Ukraine: Call to repeal highly restrictive law on so-called “foreign agents”, libel and extremism, which blatantly violates Ukraine’s international obligations

Urgent Appeal


On January 16, 2014, Ukrainian Parliament unexpectedly and hurriedly adopted a comprehensive restrictive bill, which punishes protests, criminalises libel, restricts civic organisations receiving foreign funding and labels them as “foreign agents”.

The bill, entitled “On Amendments to the Law on Judicial System and Status of Judges and Procedural Laws on Additional Measures for Protecting Citizens’ safety”, was introduced on January 14, 2014 and voted only two days after, with no legal assessment, no parliamentary hearings, and no consultation. The text was swiftly adopted by show of hands, backed by 235 out of 450 parliamentarians, before it was signed it into law by the President.

The text introduces multiple restrictions on the right to freedoms of association, peaceful assembly and expression and will seriously impair the capacity of civil society to act and voice their concerns.

The text further introduces the notorious concept of “civic associations fulfilling the function of a foreign agent”. Similar provisions were adopted in the Russian Federation at the end of 2012. According to the bill, all civic organisations receiving funds from foreign sources must include in their title the term “foreign agents”, register as such, submit monthly reports regarding the organisations, publish quarterly reports on their activities in the official media and may not benefit from a tax-exempt status. The bill specifies that all organisations taking part in political actions, defined as actions aimed at influencing decision-making by state bodies, a change in the state policy which those bodies have defined as well as forming public opinion for those purposes, are deemed civic organisations. Organisations failing to register may be closed by court decision.

The text also aims to amend the Code of Administrative Offences in order to drastically restrict peaceful protests. Those who hold street demonstrations risk a fine up to 3,400 UAH [1] (309 EUR) or arrest for up to 10 days. Installing tents or stage-like constructions and sound equipment is punishable by a fine up to 5,100 UAH (463 EUR) or 15-day arrest.

These amendments were adopted in a context where protesters have been gathering at the Maidan square in Kiev and in other parts of Ukraine since November 2013. Interestingly, the bill also foresees fines for those who participate in “a procession made up of more than five vehicles”, which seems to be directly linked to the recent “Auto Maidan” car procession on December 29, 2013, when an estimated 2,000 honking cars drove to the Mezhyhirya residence of the President of Ukraine located 25 km north of Kiev.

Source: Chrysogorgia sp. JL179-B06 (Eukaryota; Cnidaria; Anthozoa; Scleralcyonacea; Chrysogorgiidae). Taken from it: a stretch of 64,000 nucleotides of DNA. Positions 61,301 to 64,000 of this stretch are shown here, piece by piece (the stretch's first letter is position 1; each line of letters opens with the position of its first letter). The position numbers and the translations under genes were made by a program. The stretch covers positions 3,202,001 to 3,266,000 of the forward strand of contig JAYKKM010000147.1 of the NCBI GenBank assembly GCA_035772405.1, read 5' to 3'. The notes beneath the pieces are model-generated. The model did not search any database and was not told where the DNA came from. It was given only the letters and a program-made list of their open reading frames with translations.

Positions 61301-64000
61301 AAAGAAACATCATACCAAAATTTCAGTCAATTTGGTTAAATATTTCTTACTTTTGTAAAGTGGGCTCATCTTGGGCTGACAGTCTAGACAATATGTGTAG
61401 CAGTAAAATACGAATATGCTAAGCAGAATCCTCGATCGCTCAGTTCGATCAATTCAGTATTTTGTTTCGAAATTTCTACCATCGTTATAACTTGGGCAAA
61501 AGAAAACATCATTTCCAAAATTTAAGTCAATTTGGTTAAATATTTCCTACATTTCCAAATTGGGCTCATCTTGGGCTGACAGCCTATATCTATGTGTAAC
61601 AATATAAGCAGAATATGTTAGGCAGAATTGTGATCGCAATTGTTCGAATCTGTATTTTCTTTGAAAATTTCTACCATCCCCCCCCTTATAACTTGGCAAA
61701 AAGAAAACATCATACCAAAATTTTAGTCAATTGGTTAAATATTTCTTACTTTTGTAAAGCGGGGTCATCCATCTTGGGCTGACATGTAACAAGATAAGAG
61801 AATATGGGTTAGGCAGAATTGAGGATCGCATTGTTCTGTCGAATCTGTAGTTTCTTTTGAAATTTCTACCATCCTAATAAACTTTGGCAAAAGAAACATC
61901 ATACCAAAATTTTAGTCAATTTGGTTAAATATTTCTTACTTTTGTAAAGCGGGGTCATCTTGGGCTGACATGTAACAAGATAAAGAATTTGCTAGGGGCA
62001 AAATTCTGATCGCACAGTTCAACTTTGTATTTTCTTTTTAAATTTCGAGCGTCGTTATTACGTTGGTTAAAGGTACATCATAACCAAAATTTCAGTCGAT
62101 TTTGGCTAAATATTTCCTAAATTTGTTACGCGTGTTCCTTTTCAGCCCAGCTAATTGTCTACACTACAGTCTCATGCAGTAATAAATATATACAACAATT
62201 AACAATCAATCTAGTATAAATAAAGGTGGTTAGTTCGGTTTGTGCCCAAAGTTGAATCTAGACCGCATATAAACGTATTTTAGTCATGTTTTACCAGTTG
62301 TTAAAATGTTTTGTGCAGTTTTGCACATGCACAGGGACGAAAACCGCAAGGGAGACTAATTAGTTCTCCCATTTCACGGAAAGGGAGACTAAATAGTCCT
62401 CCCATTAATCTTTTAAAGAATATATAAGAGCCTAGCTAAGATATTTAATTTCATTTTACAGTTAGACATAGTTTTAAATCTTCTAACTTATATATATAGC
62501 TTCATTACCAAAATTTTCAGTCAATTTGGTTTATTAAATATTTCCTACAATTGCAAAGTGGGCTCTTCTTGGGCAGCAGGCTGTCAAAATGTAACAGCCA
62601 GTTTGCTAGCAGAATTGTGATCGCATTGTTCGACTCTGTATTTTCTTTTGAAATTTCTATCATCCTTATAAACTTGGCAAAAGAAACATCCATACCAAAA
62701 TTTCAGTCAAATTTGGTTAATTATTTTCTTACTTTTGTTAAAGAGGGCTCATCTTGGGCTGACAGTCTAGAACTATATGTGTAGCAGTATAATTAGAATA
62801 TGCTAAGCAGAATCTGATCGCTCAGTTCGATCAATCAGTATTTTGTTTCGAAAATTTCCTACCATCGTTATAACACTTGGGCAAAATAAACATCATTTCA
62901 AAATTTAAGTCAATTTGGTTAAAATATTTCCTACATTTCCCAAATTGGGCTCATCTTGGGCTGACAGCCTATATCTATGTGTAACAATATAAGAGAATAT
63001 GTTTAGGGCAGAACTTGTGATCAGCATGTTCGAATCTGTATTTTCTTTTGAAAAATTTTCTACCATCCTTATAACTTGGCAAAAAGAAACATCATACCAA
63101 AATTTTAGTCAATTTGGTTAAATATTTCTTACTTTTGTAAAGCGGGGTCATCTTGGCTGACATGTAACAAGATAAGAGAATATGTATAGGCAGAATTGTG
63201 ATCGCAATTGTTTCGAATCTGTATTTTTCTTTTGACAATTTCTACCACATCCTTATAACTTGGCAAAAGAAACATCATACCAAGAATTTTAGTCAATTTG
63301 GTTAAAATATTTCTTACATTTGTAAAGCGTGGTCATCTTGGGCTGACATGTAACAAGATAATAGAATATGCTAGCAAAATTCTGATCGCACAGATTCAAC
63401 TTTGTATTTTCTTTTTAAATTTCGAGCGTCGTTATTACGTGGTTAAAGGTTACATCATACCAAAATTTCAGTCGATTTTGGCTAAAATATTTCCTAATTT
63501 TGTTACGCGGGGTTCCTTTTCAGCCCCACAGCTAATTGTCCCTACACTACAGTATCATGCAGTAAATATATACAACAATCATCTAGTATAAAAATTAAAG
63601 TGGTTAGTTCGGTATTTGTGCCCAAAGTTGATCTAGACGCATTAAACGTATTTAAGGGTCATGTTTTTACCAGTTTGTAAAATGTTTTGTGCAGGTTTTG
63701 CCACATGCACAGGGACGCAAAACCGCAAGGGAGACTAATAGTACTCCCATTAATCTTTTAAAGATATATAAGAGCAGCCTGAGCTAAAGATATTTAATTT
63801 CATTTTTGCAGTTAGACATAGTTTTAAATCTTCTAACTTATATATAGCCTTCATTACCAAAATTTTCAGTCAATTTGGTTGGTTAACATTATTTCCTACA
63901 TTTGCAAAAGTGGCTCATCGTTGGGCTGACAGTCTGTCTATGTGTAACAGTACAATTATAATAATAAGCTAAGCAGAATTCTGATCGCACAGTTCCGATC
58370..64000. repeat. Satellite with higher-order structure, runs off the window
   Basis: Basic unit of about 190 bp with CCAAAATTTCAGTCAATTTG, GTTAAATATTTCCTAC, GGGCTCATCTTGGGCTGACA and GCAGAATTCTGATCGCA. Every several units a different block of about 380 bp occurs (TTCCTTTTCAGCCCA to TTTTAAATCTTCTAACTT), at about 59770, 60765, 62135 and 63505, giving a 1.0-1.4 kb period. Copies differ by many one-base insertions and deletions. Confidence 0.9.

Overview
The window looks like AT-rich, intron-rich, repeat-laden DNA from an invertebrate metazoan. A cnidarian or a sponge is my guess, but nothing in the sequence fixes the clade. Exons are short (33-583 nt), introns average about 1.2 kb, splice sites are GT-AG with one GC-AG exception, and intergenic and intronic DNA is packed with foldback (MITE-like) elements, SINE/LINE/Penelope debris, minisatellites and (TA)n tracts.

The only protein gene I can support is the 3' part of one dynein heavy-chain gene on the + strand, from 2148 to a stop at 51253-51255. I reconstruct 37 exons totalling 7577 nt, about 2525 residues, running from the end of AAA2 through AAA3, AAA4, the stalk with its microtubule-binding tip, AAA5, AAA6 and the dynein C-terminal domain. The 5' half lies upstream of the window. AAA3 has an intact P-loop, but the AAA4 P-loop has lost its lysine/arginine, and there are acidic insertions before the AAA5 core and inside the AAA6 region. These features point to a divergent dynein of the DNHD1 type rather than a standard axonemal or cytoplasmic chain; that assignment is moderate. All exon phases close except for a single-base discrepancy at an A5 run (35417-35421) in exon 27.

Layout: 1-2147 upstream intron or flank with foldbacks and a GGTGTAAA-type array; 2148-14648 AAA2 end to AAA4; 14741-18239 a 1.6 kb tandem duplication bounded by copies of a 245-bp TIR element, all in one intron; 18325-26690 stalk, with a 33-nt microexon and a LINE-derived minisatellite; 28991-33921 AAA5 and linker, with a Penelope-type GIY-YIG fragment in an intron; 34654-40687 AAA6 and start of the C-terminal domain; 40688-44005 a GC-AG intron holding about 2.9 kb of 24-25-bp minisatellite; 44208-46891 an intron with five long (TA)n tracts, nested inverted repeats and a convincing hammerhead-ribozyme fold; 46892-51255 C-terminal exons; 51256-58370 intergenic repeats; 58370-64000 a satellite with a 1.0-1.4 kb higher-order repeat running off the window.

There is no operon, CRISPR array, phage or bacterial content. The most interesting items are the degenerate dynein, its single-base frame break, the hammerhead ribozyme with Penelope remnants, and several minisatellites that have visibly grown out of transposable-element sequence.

Moreover, the text introduces “libel” into the Criminal Code, and provides that a person that “deliberately circulates knowingly false information which denigrates the honour and dignity of another person” risks a fine of up to 850 UAH (77 EUR) or up to 5,100 UAH (463 EUR) if in case of repeated offenders,or public works, or corrective work for up to one year. Conviction for “libel” in connection with accusations of a serious or particularly serious crime would by punishable by corrective work of one to two years or restriction of liberty for up to two years.

Finally, the text also aims to criminalise "extremist activities", and targets the production, procession or dissemination of so-called “extremist” materials. We are particularly concerned that the broad definition of “extremism” could be applied to civil society representatives and organisations at large, in order to stifle the exercise of their right to freedom of expression, of assembly, as well as other fundamental freedoms [2]. Such activities would be punishable with a fine up to 13,600 UAH (1,234 EUR) and if repeated, the fine could reach up to 51,000 UAH (4,629 EUR) or imprisonment for up to three years.

Excellencies, these new provisions will considerably undermine the capacity of civil society and human rights organisations to operate in the country.

We are also concerned about the implications of the adoption of such laws in the Russian Federation and now in Ukraine for the wider Eastern Europe and Central Asia region.

We therefore reiterate our deepest concern over the adoption of this new text, which does not only mark a legislative setback for freedoms of association and expression, but also sends a biased and highly negative message about the nature of the activities carried out by human rights organisations in the country, and put all their members at a high risk of judicial harassment.

In this context, we respectfully urge you to take steps to repeal this law immediately and unconditionally, to ensure in all circumstances that all human rights defenders in Ukraine are able to carry out their legitimate human rights activities without any hindrance or fear of reprisals, and to conform in all circumstances with the international standards and instruments ratified by Ukraine.

FIDH President OMCT Secretary General

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